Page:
the way until the end, but not before trying to pass a temporary
extension that would expire in the middle of the 2012 Presidential
elections. This was their shot at trying to derail Obama’s
re-election hopes with another artificial debate about taxes.
Republican Party is now being held hostage by the Tea Party.
Fifty two of the newly elected Republicans have officially
signed on to the Tea Party caucus and the rest acknowledge
that the Tea Party movement assisted their election in part,
if not in total. They are highly sympathetic to the Tea
Party position, as Tea Partiers vote with the Republican
Party, but in the most extreme of policies associated with
the Republicans far right wing.
Tea Party has emerged as the most radicalized segment of
American politics. And they are only relevant because they
could obstruct a critical vote, at a critical time, when
the country needed to address it. They leveraged the media
by sharing the President’s spotlight on a critical predicament.
They also have very highly racialized sensibilities amongst
their constituents. So much so, if there is another race
movement in America, the Tea Party will
be at the front of it. I feel safe to say that the rise
of the Tea Party wouldn’t have taken place had we had a
white president. Blink if you want to…but the fact
this has not happened to any other President has raised
my “Race-dar,” beyond anything ideological battles could
muster. Race(ism) has not disappeared in this country. It’s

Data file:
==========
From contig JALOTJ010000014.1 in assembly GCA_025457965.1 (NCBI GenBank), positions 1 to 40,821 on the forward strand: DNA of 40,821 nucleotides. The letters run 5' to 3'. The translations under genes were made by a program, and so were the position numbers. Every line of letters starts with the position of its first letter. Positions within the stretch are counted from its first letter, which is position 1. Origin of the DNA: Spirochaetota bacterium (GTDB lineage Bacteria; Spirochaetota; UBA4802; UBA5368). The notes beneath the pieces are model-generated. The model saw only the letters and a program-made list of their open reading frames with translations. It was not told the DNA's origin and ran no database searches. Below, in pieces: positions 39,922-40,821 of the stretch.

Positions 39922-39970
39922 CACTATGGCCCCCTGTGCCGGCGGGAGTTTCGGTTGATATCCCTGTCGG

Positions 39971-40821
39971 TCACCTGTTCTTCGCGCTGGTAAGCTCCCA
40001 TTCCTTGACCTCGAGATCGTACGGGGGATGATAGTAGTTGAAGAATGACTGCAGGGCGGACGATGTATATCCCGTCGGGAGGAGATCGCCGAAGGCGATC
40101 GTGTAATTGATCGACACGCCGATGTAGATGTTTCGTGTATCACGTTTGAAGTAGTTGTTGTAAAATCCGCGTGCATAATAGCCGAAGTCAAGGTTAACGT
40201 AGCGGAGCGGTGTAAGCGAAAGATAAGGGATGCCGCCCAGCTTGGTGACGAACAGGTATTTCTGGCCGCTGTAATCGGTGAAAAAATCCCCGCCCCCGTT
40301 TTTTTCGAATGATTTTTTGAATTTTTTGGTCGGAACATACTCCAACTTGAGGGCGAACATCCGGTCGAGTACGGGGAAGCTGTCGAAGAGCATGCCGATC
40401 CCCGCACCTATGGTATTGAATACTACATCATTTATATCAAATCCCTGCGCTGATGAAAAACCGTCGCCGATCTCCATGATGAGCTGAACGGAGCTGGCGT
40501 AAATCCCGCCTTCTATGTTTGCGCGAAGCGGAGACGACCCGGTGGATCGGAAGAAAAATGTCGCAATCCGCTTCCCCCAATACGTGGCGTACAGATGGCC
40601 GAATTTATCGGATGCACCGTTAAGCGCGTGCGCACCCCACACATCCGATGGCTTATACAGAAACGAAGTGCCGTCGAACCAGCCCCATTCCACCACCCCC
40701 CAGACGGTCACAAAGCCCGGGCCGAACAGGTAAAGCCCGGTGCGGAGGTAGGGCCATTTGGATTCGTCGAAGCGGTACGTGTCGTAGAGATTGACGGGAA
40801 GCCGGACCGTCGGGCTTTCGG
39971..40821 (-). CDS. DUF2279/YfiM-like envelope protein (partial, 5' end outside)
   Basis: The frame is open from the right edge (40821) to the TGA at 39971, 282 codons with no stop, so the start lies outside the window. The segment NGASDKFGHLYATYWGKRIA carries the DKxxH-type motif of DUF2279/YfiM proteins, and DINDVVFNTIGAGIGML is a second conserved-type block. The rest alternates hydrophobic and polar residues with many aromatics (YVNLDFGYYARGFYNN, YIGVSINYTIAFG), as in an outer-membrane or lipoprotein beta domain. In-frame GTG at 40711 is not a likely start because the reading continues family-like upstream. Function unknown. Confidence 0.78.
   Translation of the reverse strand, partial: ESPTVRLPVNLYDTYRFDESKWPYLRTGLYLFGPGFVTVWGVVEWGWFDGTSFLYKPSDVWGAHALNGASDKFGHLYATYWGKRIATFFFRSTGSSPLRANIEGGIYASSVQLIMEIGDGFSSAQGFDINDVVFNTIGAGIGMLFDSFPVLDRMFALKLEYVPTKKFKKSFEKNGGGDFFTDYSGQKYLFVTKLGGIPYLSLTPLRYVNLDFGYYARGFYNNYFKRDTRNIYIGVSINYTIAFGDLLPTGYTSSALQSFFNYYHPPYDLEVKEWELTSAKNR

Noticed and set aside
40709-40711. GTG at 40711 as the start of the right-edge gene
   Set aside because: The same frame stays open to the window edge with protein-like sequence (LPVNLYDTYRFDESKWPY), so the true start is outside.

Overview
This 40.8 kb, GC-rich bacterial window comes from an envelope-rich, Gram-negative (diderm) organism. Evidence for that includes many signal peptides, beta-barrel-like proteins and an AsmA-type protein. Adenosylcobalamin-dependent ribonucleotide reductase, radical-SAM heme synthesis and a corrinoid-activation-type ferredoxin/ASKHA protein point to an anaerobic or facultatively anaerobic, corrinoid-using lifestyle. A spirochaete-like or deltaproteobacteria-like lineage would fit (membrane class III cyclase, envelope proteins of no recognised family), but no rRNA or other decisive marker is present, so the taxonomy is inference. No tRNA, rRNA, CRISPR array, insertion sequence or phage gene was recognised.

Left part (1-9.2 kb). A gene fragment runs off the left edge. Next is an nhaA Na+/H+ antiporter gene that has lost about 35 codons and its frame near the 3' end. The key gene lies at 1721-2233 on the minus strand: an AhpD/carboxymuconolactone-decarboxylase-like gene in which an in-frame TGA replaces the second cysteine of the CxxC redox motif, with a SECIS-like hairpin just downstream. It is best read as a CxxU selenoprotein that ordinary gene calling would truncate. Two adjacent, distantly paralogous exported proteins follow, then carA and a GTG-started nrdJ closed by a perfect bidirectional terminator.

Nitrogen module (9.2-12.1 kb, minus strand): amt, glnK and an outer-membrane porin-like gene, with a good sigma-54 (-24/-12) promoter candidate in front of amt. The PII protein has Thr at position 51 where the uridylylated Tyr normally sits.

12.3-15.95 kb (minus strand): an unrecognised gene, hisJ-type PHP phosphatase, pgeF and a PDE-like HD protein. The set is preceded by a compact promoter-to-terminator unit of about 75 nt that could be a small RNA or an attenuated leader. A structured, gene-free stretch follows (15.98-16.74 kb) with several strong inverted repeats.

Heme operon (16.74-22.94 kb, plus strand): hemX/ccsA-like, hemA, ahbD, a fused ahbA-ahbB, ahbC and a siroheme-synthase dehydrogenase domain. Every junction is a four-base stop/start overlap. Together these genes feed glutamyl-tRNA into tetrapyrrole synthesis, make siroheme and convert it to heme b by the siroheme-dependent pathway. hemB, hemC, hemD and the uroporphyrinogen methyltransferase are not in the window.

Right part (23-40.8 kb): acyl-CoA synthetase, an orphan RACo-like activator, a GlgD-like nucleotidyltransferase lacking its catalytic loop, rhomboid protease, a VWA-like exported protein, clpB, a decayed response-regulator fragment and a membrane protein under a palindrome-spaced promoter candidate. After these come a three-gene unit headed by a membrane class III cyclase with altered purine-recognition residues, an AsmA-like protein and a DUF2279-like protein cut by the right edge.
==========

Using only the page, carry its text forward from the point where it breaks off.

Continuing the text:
just been codified.
is compromise, and pragmatism should always prevail when
the national interest is at stake. It did for the two wars
that increased the deficit and it should have now that it
is time to pay the piper. America
is not going to survive without increased tax revenues.
All the economists say it. But these “lay legislators” (common
folk representing “the people” in Congress) know more than
the economists. I don’t think so.
President offered up cuts in exchange for taxing the rich
and closing corporate tax loopholes. The President was left
hanging. And so was Boehner. And so were the American people.
The Tea Party claim they are not about “politics as usual,”
but they proved they are about politics. It was a classic
filibuster without a reasonable expectation of compromise.
It was like how the Dixiecrats used to filibuster civil
right bills without one inch of give. Same thing. The only
thing different was that they filibustered taxing the rich,
the President’s request and the Democrats in Congress caved
on it under the deadline. So,
we got $2.4 trillion in spending cuts and not much else.
And the Tea Party claims victory.
American people should be asking why would Tea Partiers
get in a game and ask for somebody to throw them the ball,
then just hold it? We are foolish to believe that this was
just about ideology. We need to stop playing ignorant about
race realities in America. Wonder what a white
president would have gotten?
if he (or she) would have had to go through this at all?
Dr. Anthony Asadullah Samad, is a national columnist, managing
director of the
Urban Issues Forum
and author of
Saving The Race: Empowerment Through Wisdom. His Website is AnthonySamad.com. Click
to contact Dr. Samad.